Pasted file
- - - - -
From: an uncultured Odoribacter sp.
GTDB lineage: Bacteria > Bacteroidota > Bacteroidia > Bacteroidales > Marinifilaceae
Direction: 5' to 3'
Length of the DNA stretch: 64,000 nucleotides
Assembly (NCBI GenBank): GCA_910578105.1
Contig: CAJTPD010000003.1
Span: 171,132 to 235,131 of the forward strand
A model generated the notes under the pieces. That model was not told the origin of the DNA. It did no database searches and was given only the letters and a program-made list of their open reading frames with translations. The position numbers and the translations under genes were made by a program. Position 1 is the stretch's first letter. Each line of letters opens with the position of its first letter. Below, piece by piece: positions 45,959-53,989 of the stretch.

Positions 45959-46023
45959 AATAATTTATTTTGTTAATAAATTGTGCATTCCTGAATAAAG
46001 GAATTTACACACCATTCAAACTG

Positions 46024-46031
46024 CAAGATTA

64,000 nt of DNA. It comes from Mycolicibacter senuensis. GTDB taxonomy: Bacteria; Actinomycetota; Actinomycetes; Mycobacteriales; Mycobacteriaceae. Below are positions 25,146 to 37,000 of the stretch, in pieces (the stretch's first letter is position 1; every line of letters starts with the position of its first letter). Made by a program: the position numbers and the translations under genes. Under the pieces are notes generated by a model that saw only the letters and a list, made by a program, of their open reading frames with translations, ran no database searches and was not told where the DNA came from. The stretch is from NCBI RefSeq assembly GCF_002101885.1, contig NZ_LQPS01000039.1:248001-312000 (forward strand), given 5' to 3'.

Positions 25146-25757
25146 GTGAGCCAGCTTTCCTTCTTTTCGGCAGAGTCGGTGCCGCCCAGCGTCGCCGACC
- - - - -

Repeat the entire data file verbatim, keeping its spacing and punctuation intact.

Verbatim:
From: an uncultured Odoribacter sp.
GTDB lineage: Bacteria > Bacteroidota > Bacteroidia > Bacteroidales > Marinifilaceae
Direction: 5' to 3'
Length of the DNA stretch: 64,000 nucleotides
Assembly (NCBI GenBank): GCA_910578105.1
Contig: CAJTPD010000003.1
Span: 171,132 to 235,131 of the forward strand
A model generated the notes under the pieces. That model was not told the origin of the DNA. It did no database searches and was given only the letters and a program-made list of their open reading frames with translations. The position numbers and the translations under genes were made by a program. Position 1 is the stretch's first letter. Each line of letters opens with the position of its first letter. Below, piece by piece: positions 45,959-53,989 of the stretch.

Positions 45959-46023
45959 AATAATTTATTTTGTTAATAAATTGTGCATTCCTGAATAAAG
46001 GAATTTACACACCATTCAAACTG

Positions 46024-46031
46024 CAAGATTA

64,000 nt of DNA. It comes from Mycolicibacter senuensis. GTDB taxonomy: Bacteria; Actinomycetota; Actinomycetes; Mycobacteriales; Mycobacteriaceae. Below are positions 25,146 to 37,000 of the stretch, in pieces (the stretch's first letter is position 1; every line of letters starts with the position of its first letter). Made by a program: the position numbers and the translations under genes. Under the pieces are notes generated by a model that saw only the letters and a list, made by a program, of their open reading frames with translations, ran no database searches and was not told where the DNA came from. The stretch is from NCBI RefSeq assembly GCF_002101885.1, contig NZ_LQPS01000039.1:248001-312000 (forward strand), given 5' to 3'.

Positions 25146-25757
25146 GTGAGCCAGCTTTCCTTCTTTTCGGCAGAGTCGGTGCCGCCCAGCGTCGCCGACC